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The Code: The story so far

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The Code: The story so far

The Code: The story so far

With decisions coming out of the Tribunal increasingly regularly, there are key points arising from the cases that have been decided to date.

Elite Embroidery Limited v Virgin Media Limited

The new Code does not supplant the old Code where a claim relates to an agreement entered into before 28 December 2017. It was held in this case that “the repeal of the old Code is without prejudice to any accrued right to compensation under it”. The Tribunal did not have jurisdiction to deal with the claim for compensation as it should have been brought under the old Code.

CTIL v The University of London

  1. The right to access land for the purposes of undertaking preliminary surveys can be considered a ‘code right’.
  2. An operator may apply for the grant of an interim agreement under paragraph 26 of the Code without it being linked to an application for a full Code agreement. There is nothing to prevent stand-alone interim rights being granted.

EE Limited and Hutchison 3G UK Limited v The Mayor and Burgesses of the London Borough of Islington (1)

When an interim agreement is being imposed on an occupier of land the following points of principle should apply:

  • it should not impose any obligations on the site provider other than an obligation not to derogate from the rights granted
  • it should require no covenants or undertakings from the Landowner
  • it should put the full risk of the carrying out of works etc. on the operators

EE Limited and Hutchison 3G UK Limited v The Mayor and Burgesses of the London Borough of Islington (2)

There are two elements when determining consideration under the Code: (1) The nominal value of the right to have apparatus on the land; and (2) The consideration due to the site provider in respect of the risks and obligations imposed.

In this instance the Tribunal ruled that £1000 would be an appropriate amount. This was in respect of a rooftop site in London.

CTIL v Compton Beauchamp Estates Limited

  1. When an operator is seeking code rights it must approach the person in physical occupation of the land. This may not necessarily be the freehold owner. If a telecoms site already exists, and the operator is seeking code rights in respect of that site, it should approach the current occupant of the site.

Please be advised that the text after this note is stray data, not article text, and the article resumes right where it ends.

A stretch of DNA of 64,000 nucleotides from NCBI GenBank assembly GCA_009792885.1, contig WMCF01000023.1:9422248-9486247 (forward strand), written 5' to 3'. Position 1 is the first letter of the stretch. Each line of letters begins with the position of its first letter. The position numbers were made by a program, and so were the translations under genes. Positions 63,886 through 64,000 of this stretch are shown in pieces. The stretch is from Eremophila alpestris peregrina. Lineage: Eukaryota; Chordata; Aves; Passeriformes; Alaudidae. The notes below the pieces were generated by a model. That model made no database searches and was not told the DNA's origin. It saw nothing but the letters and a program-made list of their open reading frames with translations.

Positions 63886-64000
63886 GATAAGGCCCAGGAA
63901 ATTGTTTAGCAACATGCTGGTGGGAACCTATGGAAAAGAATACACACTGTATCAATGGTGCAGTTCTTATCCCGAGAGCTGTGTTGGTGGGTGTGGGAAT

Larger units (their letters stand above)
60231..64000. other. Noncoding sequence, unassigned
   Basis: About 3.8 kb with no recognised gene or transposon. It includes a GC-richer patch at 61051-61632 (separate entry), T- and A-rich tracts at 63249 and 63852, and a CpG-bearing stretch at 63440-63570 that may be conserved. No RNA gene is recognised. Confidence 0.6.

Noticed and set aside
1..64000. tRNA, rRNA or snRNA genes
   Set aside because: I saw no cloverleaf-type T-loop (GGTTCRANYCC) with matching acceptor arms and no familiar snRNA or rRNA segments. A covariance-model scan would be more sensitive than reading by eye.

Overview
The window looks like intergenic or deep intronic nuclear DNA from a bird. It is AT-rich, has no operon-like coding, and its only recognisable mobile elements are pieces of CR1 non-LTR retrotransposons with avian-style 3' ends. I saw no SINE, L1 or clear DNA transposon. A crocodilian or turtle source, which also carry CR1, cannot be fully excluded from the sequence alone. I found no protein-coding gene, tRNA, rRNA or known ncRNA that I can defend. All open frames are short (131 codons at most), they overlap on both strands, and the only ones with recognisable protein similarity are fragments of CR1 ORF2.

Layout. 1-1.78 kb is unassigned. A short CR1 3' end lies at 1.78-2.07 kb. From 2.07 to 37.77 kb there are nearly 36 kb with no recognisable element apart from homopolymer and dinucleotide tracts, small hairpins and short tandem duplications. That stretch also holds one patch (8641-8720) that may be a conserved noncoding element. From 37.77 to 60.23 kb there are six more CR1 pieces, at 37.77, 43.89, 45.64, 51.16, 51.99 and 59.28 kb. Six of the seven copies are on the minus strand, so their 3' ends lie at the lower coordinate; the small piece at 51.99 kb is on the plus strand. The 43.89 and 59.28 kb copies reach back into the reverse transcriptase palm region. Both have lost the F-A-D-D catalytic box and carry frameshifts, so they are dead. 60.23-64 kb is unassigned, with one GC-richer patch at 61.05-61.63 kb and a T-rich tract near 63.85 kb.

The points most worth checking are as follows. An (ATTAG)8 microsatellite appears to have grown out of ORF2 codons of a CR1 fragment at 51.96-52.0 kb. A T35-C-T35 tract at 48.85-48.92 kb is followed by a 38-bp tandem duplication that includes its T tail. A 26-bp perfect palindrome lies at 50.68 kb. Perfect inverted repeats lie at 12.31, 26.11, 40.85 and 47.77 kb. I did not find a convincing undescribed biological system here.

2. When assessing the consideration payable for a greenfield site it is not sufficient to simply take the value of land in the area per square metre and apply it to the size of plot on which the site is situated. The risks and disadvantages that come with having a telecoms site on the land also need to be added into the mix. Valuation methods that may be useful are (1) looking at rents from agreements which can be shown to have been agreed with regard to the Code and (2) looking at rents from agreements granting similar rights which are not related to telecoms.

CTIL v Richard Gregory Keast

  1. Where an operator has given notice as per paragraph 20(2) of the Code, it is permitted to seek fewer rights before the Tribunal than were sought in the notice. Obviously though it cannot seek rights beyond what is set out in the notice.
  2. While code rights can only be granted over land, and electronic communications apparatus cannot be considered land under the Code, the presence of electronic communications apparatus on an area of land does not prevent code rights being granted in respect of all of that land – not just the spaces in between the apparatus.
  3. Paragraph 23 of the Code does not limit the ‘terms’ of an agreement that the Tribunal may impose on an occupier. It is likely to always be at the Tribunal’s discretion to grant or reject the terms sought by an operator under a draft agreement, as opposed to there being certain terms that it has no jurisdiction to impose.

Evolution (Shinfield) LLP v British Telecommunications PLC

Where under paragraph 38 of the Code the owner or occupier of neighbouring land seeks the removal of apparatus kept on other land on the grounds that it “interferes with or obstructs a means of access”, it must be an existing means of access. It is not sufficient that the apparatus interferes with or obstructs a potential means of access.

For more information on the above, please contact Graham Jones or you can give us a call on 0345 070 6000.

To find out more about our Telecoms expertise, you can have a look at our What we do page.